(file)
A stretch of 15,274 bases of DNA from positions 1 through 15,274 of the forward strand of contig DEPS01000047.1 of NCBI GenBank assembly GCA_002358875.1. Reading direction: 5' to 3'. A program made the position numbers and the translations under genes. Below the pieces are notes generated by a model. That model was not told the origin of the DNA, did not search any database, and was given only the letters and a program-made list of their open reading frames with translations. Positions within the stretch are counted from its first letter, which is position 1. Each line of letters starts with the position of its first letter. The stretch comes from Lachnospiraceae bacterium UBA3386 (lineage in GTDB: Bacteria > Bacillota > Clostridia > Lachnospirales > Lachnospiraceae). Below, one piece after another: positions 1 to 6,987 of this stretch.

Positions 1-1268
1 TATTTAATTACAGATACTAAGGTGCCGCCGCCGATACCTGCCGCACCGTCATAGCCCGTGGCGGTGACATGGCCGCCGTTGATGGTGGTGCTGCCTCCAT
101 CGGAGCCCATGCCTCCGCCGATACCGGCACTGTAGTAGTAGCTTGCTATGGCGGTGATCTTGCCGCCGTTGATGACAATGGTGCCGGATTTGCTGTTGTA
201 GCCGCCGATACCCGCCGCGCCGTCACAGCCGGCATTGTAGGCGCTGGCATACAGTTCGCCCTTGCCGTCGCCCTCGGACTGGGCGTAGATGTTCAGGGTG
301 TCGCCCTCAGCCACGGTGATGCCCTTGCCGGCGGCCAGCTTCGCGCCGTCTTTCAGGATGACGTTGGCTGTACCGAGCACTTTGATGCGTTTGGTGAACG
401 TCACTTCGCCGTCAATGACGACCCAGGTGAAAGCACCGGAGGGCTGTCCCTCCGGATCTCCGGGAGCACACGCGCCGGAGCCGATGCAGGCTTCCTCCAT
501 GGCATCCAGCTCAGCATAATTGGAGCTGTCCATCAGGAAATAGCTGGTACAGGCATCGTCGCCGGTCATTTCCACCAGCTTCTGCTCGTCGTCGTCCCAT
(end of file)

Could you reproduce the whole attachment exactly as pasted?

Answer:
A stretch of 15,274 bases of DNA from positions 1 through 15,274 of the forward strand of contig DEPS01000047.1 of NCBI GenBank assembly GCA_002358875.1. Reading direction: 5' to 3'. A program made the position numbers and the translations under genes. Below the pieces are notes generated by a model. That model was not told the origin of the DNA, did not search any database, and was given only the letters and a program-made list of their open reading frames with translations. Positions within the stretch are counted from its first letter, which is position 1. Each line of letters starts with the position of its first letter. The stretch comes from Lachnospiraceae bacterium UBA3386 (lineage in GTDB: Bacteria > Bacillota > Clostridia > Lachnospirales > Lachnospiraceae). Below, one piece after another: positions 1 to 6,987 of this stretch.

Positions 1-1268
1 TATTTAATTACAGATACTAAGGTGCCGCCGCCGATACCTGCCGCACCGTCATAGCCCGTGGCGGTGACATGGCCGCCGTTGATGGTGGTGCTGCCTCCAT
101 CGGAGCCCATGCCTCCGCCGATACCGGCACTGTAGTAGTAGCTTGCTATGGCGGTGATCTTGCCGCCGTTGATGACAATGGTGCCGGATTTGCTGTTGTA
201 GCCGCCGATACCCGCCGCGCCGTCACAGCCGGCATTGTAGGCGCTGGCATACAGTTCGCCCTTGCCGTCGCCCTCGGACTGGGCGTAGATGTTCAGGGTG
301 TCGCCCTCAGCCACGGTGATGCCCTTGCCGGCGGCCAGCTTCGCGCCGTCTTTCAGGATGACGTTGGCTGTACCGAGCACTTTGATGCGTTTGGTGAACG
401 TCACTTCGCCGTCAATGACGACCCAGGTGAAAGCACCGGAGGGCTGTCCCTCCGGATCTCCGGGAGCACACGCGCCGGAGCCGATGCAGGCTTCCTCCAT
501 GGCATCCAGCTCAGCATAATTGGAGCTGTCCATCAGGAAATAGCTGGTACAGGCATCGTCGCCGGTCATTTCCACCAGCTTCTGCTCGTCGTCGTCCCAT